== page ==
Living in Japan

(266 Posts)
mirai Fri 20-May-11 10:42:24

Hi all, not quite sure this has sunk in yet so excuse the exclamation marks! My DP has been offered a job in Japan and we are taking it! We will be going end July-mid August which isn't really very long at all. We'll be gone for at least a year but hopefully longer. I know there's so much we have to do, and organise, any tips or advice would be brilliant. Oh and one more thing we don't get to find out exactly where in Japan for another couple of weeks. I guess that just adds to the lunacy excitement.

I am a (quiet but prolific) regular but I have namechanged for good now as, well, it's a new chapter, innit! grin

Indaba Sat 06-Aug-11 00:03:19

wow, lucky you, enjoy!

what a fab adventure

mirai Wed 10-Aug-11 10:43:49

Right I have a very urgent question, about... hair and makeup products!!! grin

Shampoo, conditioner, shower gel, body moisturiser - I'm not taking any with me as I'm sure I can get fixed up with something I like out there. Agreed?

Makeup: Mascara, blushers, eyeshadows etc, sure I will be fine to buy out there. But as for foundation and powder do you recommend bringing a few of each? I am rather pale and worry that I might not be able to find the colours I need?

Facial moisturiser - I have rather sensitive skin, so I'm thinking to bring a fresh jar of what I sually use then research what's out there, when I'm out there. Am sure there must be some sensitive skincare ranges out there.

Hair - with rather fine tresses I am addicted to John Freida's volumising spray. So I'm taking two bottles of that plus a Tresemme one that promises volume AND fighting against humidity!! Can anyone advise if there's anything similar out there one these are finished, or am I buggered cos all Japanese girls have lovely thick hair? envy Hairspray I'm sure I can just buy out there?

Fake Tan / Gradual tan - does this exist in Japan? What are the best brands? Or should I bring a few bottles with me?


mirai Wed 10-Aug-11 10:44:39

PS I have already packed loads of anti-perspirant and toothpaste - I've heard the rumours!!! smile

exexpat Wed 10-Aug-11 10:59:12

Shampoo and conditioner - you can get thousands of different varieties in Japan, so I think you'll be fine.

Shower gel less so - the Japanese use something called body soap (liquid) which I find much harsher than shower gel - I have a tendency to dry skin and eczema, and it really wasn't good for my skin. I could only find western-style shower gel in import shops and places like the Body Shop. But it depends on your skin type - you might be fine with the body soap. Body lotions widely available, though not necessarily the same brands you'd find here.

Moisturisers - lots around, though I tended to find a lot of them had a rather powdery feel. You'll probably find something that suits eventually.

No idea about make-up as I don't use it, ditto fake tan - but I would guess you are unlikely to find much choice in mild tanning products, as most Japanese women are keener on skin whitening products, unless they are in the sub-set of teenage girls who go for a really deep fake-tanned look.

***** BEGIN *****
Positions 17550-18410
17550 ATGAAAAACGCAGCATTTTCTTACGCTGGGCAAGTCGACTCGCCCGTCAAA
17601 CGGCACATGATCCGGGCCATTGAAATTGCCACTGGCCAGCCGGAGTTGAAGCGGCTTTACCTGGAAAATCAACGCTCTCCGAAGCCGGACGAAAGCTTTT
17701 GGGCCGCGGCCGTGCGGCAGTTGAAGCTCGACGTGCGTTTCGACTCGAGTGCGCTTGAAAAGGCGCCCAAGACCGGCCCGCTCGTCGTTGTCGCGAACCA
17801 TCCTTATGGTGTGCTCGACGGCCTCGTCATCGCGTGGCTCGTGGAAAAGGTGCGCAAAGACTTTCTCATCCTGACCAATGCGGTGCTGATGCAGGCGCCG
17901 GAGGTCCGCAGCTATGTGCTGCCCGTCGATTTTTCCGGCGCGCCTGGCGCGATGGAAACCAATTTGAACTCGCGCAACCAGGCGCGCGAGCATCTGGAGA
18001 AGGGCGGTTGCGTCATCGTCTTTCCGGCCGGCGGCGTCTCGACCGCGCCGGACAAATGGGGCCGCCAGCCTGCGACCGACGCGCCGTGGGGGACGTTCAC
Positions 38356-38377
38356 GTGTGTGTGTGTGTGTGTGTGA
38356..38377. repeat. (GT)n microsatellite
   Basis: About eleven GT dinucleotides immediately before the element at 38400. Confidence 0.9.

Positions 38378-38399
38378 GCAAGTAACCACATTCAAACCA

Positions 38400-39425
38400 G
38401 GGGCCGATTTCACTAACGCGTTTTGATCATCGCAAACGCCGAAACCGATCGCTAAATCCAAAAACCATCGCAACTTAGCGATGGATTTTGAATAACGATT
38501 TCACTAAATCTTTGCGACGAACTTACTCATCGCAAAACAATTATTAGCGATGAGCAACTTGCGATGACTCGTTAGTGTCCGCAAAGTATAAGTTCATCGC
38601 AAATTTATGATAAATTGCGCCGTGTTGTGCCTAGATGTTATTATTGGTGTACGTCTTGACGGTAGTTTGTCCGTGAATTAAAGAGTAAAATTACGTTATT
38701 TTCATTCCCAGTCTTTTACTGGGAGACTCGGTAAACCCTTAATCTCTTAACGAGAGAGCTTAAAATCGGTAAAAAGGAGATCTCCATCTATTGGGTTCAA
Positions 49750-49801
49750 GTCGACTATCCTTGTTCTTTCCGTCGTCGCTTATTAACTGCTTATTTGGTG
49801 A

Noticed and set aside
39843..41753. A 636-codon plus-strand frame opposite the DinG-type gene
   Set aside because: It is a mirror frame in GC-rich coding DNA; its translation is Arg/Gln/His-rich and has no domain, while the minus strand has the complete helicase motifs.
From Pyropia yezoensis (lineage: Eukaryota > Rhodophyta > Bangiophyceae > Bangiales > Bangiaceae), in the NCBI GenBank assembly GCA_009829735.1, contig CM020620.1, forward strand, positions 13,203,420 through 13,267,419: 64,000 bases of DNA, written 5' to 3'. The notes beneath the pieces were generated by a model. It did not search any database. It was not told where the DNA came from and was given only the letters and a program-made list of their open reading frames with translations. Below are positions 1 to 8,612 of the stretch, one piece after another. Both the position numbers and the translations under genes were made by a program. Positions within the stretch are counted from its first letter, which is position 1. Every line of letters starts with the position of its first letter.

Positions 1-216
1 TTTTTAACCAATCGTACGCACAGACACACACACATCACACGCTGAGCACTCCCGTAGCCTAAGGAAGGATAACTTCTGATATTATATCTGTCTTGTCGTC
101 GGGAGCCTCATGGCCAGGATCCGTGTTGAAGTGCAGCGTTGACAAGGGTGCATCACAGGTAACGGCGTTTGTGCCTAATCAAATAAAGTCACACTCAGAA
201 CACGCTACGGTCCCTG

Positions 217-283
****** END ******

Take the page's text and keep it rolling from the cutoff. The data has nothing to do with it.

I'm pretty sure you'll be able to find hairspray, but not sure about thickening products.

exexpat Wed 10-Aug-11 14:53:11

Oh, and yes to taking deodorant, but I never had a problem with Japanese toothpaste - they even have a lot of the same brands as here.

mirai Fri 12-Aug-11 19:36:55

Thank you! I'm sure I'll have more questions over the weekend! Was my last day at work today grin

mirai Sun 14-Aug-11 11:48:53

More questions!! Is there some kind of online store with home delivery where we can buy a table and chairs, and a new futon? I've looked at Ikea Japan but they don't do home delivery. Amazon Japan I can't understand sad and everything I google throws up stores that aren't in Japan. We have to have home delivery as we have no car/live remotely. Any ideas please?

mirai Mon 15-Aug-11 12:25:40

bump smile

exexpat Mon 15-Aug-11 13:57:00

There are loads of online/catalogue companies I bought furniture from when I was living there (can't currently remember any of their names), but I don't think any of them are navigable in English. I think you will probably have to ask for help from your DP's colleagues or whoever is helping you get set up over there.

TanteRose Wed 17-Aug-11 02:17:04

as exexpat says, just ask your DPs colleagues to help with buying furniture etc.

There are loads of mail order/online stores (in Japanese, tsushin hanbai) - catalogues like Dinos, Nissen, and online Nitori stores.

when do you leave?

mirai Wed 17-Aug-11 10:13:25

I leave on Friday


exexpat Wed 17-Aug-11 20:23:53

Good luck! I'm sure you'll have a wonderful time. As soon as you've got internet access sorted out, let us know how you are doing.

mirai Wed 24-Aug-11 07:01:54

Konnichiwa! I am now officially a Japanese mumsnetter grin

First impressions, it's warm, humid, there's lots of bugs and massive spiders, food is reeally expensive... On the flipside the Japanese seem SO friendly and helpful and I get to cuddle DP every night. Aww I missed him smile

TanteRose Wed 24-Aug-11 07:07:36

hey there Mirai smile

Konnichiwa! hope you are settling in OK

not sure where you are, but its much cooler than it was last week, so you arrived at a good time. The humidity is still high though, isn't it? Yuck sad

the bugs can be quite a surprise - luckily they are not usually too nasty or dangerous like they are in Australia, for example.

yup, food is a bit more expensive compared to the UK - esp. fruit shock

anyway, good to hear from you - shout if you need info/advice etc. smile

PeriPathetic Wed 24-Aug-11 07:15:06

Ohayo gosaimasu!! How exciting for you (and how much I miss Japan sad )

Friends have told me it's one of the coolest summers they've known this year... last year I suffered in the hottest one for 120 years.

Ikea Japan DO deliver. Ikea delivery but I think you have to pay extra.

Amazon Japan is in English too, but I think only for books. The site isn't as extensive as UK Amazon though, but the service is incredible - I used to order at midnight and it would arrive the following day.

Enjoy your new life!

exexpat Wed 24-Aug-11 11:19:05

Glad you arrived safely!

Food is expensive, but if you are somewhere rural it is worth trying to find a direct-sales place for the local farmers - they often have roadside places where you can get seasonal produce for much, much less than buying it in the supermarket.

Yes, some of the bugs can be alarming, but there is really very little that is dangerous (mosquitoes are a nuisance, though).